What to do in Bilbao
Bilbao is a city that begs to be explored. Those looking to sightsee will be delighted by museums, architecture, and history at every turn. But, if you are feeling jet-lagged, perhaps take a cue from the locals: head out for a stroll, soak up the ambiance of the Old Quarter and Nervion River, and stop for a coffee or glass of wine whenever you feel like it. Bilbao is quite walkable, and while a taxi from the airport will set you back 30-35 euros upon arrival, you can easily explore the heart of the city on foot. For destinations across town, taxis are readily available. Public transportation options include the metro and a bus system, and are excellent for day trips to the coast or San Sebastian. It is always best to check with your hotel concierge for the best way to get to any particular site of interest.
Museum of Fine Arts
Bilbao’s Fine Arts Museum houses an excellent permanent collection of classical and contemporary art, featuring international works as well as Basque sculptures and paintings. The museum also offers regularly rotating temporary exhibits.
Funicular de Artxanda
Surrounded by hills and mountains and with a river running through it, Bilbao makes a lovely panorama. Catch a bird’s-eye view of Basque country on the funicular railway that leads up to the summit of Artxanda.
Casco Viejo and Las Siete Calles
Casco Viejo, Bilbao’s charming Old Quarter, is full of atmospheric streets lined with shops and lively bars. The city’s original seven streets—las Siete Calles— date from the 15th century and sit in the heart of the Old Quarter; originally the site of the commercial center and port along the Nervion River.
This museum dedicated to Basque culture is a personal favorite of our local guide in Spain. The museum covers the history of the Basque people, from Paleolithic times to the present. Displays and exhibits highlight a long history of boat building, shepherding, and artistry, though most signs are written in Spanish and Basque only.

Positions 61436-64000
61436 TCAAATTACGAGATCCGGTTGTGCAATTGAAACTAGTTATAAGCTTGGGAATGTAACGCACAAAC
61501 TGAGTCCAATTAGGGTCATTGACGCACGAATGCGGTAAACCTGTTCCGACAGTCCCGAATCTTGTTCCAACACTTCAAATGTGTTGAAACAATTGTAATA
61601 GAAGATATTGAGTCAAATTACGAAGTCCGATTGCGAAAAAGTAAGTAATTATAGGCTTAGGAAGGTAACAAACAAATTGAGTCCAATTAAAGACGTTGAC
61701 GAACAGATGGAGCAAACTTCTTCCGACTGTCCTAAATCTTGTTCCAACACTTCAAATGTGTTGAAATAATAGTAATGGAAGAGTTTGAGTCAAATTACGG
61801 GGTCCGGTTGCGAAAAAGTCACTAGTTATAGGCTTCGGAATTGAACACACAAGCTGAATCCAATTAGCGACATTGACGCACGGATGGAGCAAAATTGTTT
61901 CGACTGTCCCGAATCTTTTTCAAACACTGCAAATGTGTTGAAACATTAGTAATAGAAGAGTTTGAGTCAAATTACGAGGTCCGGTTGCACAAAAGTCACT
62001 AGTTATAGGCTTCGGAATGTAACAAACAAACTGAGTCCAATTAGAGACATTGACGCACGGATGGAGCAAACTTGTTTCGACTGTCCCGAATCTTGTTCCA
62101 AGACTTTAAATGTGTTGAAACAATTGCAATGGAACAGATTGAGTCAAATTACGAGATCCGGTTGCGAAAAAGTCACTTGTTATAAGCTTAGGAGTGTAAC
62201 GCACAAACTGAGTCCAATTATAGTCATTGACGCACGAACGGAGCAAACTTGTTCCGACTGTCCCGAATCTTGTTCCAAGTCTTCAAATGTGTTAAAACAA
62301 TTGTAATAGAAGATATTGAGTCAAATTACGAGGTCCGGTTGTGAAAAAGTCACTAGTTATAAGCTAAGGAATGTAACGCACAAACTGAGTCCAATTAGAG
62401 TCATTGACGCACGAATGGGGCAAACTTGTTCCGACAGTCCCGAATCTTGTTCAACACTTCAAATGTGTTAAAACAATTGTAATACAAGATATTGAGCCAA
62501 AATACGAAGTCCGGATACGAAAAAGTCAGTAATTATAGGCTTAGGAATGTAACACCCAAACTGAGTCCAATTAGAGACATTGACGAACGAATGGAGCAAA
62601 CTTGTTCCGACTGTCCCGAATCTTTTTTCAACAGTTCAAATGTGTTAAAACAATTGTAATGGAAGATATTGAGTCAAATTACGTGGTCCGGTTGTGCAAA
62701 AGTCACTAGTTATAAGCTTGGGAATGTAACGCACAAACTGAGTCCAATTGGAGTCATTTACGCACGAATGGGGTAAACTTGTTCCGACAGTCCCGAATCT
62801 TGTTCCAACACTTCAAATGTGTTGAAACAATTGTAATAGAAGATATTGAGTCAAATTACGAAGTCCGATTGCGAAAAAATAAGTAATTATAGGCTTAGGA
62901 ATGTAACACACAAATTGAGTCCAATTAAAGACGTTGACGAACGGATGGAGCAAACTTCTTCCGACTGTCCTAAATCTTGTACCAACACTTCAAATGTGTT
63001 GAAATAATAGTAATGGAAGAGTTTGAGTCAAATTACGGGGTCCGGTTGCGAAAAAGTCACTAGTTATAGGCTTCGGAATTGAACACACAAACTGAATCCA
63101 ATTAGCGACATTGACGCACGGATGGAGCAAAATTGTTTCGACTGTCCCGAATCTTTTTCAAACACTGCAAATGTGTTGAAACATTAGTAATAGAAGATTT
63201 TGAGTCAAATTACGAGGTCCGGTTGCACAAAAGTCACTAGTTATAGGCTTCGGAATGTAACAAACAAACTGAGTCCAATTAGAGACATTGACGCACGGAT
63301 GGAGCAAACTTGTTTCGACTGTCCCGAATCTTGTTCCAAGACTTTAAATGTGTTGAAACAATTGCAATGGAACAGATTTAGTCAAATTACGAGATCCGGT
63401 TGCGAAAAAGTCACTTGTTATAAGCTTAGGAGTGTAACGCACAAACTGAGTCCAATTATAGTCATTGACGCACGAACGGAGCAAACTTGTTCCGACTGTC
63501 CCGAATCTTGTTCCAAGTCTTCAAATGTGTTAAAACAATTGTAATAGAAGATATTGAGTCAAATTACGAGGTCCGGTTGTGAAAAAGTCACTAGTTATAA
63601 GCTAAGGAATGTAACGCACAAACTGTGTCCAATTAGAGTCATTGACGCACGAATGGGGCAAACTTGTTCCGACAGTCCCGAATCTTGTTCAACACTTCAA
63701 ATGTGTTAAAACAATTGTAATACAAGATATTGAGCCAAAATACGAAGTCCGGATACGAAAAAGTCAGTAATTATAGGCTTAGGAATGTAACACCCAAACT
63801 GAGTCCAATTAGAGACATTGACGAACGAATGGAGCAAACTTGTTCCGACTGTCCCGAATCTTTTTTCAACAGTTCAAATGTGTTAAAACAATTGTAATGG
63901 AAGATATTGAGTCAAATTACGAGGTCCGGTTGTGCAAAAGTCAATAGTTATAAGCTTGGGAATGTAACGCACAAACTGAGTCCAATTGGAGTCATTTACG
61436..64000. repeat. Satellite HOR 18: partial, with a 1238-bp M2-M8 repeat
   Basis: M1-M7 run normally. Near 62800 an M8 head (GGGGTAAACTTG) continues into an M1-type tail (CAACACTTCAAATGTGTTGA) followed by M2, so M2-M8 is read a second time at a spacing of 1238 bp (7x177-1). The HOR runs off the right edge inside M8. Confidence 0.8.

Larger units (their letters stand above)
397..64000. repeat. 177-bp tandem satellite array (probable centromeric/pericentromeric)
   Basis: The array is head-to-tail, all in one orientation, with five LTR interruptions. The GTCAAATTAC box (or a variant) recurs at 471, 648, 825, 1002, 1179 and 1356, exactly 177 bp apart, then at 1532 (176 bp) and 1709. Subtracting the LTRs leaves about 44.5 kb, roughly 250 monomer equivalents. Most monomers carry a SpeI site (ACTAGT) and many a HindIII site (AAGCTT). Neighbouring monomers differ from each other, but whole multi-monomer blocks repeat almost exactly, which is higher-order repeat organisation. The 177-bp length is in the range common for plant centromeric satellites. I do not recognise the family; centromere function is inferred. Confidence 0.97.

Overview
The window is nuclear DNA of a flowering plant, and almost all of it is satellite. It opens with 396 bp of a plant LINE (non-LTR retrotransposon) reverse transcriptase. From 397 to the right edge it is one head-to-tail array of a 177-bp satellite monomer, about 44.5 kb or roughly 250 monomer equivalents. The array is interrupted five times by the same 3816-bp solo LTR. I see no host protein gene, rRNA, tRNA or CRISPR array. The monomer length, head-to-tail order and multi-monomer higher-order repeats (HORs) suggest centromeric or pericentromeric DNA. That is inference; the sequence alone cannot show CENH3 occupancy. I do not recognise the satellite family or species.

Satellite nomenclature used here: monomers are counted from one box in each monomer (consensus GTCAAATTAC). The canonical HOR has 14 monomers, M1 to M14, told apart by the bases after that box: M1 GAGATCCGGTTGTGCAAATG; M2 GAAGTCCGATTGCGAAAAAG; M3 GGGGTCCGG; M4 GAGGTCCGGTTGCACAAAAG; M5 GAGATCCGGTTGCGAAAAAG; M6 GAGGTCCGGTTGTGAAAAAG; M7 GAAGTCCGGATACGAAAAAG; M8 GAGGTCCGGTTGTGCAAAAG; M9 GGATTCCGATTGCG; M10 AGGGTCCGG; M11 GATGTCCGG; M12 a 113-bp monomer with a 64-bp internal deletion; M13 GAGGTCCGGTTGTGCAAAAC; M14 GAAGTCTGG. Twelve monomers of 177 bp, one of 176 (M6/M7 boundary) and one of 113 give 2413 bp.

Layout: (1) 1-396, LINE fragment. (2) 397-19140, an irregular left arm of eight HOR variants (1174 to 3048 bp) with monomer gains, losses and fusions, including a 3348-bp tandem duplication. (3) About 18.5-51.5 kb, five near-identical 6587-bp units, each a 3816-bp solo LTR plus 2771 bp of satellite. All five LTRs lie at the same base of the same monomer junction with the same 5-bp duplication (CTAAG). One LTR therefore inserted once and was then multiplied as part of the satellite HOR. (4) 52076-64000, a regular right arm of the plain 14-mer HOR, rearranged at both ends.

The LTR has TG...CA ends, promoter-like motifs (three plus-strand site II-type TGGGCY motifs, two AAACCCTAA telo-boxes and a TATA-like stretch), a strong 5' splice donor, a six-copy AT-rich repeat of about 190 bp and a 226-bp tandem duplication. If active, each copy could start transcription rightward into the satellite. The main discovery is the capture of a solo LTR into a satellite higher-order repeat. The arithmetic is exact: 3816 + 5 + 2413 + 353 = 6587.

Mercado de la Ribera
This three-story market is an absolute must-see. From local produce, fish, and meat, to a gourmet market and gastrobars, this is a great place to people watch while enjoying an Aperol spritz. Another idea: purchase lunch supplies and head to one of Bilbao’s parks for a relaxing outdoor picnic.
WHERE TO EAT
Bilbao is a foodie paradise, from pintxos and pub crawls to Michelin-starred restaurants. Check the Michelin website for the most up-to-date information about the trendiest new spots and highly regarded institutions. Be sure to make reservations well in advance. For pintxos (the Basque version of tapas) and pub-hopping, check out the following areas:
Calle Ledesma is located in the middle of Bilbao, and is a good place to start a pintxo crawl. The street is lined with bars and outdoor tables, and locals seem to be eating and enjoying a beer or glass of local wine at all hours of the afternoon and evening. Bonus tip: try a glass of Txakoli—pronounced chah-kuh-lee.
Located in the main square of Casco Viejo, Plaza Nueva is a popular gathering place surrounded by neoclassical architecture and—you guessed it—pintxos bars. In fact, some of the oldest and most popular spots for Basque cuisine line this square. Enjoy an apertif, then take a stroll through nearby Etxebarria Park.
The eclectic, multi-functional space was formerly a wine warehouse. Redesigned and renovated in 2010, it now houses a cinema, exhibitions and art galleries, shops, commercial space, cafes and restaurants, a gym, and an indoor swimming pool. Check the website for current hours, special events, or to schedule a guided tour.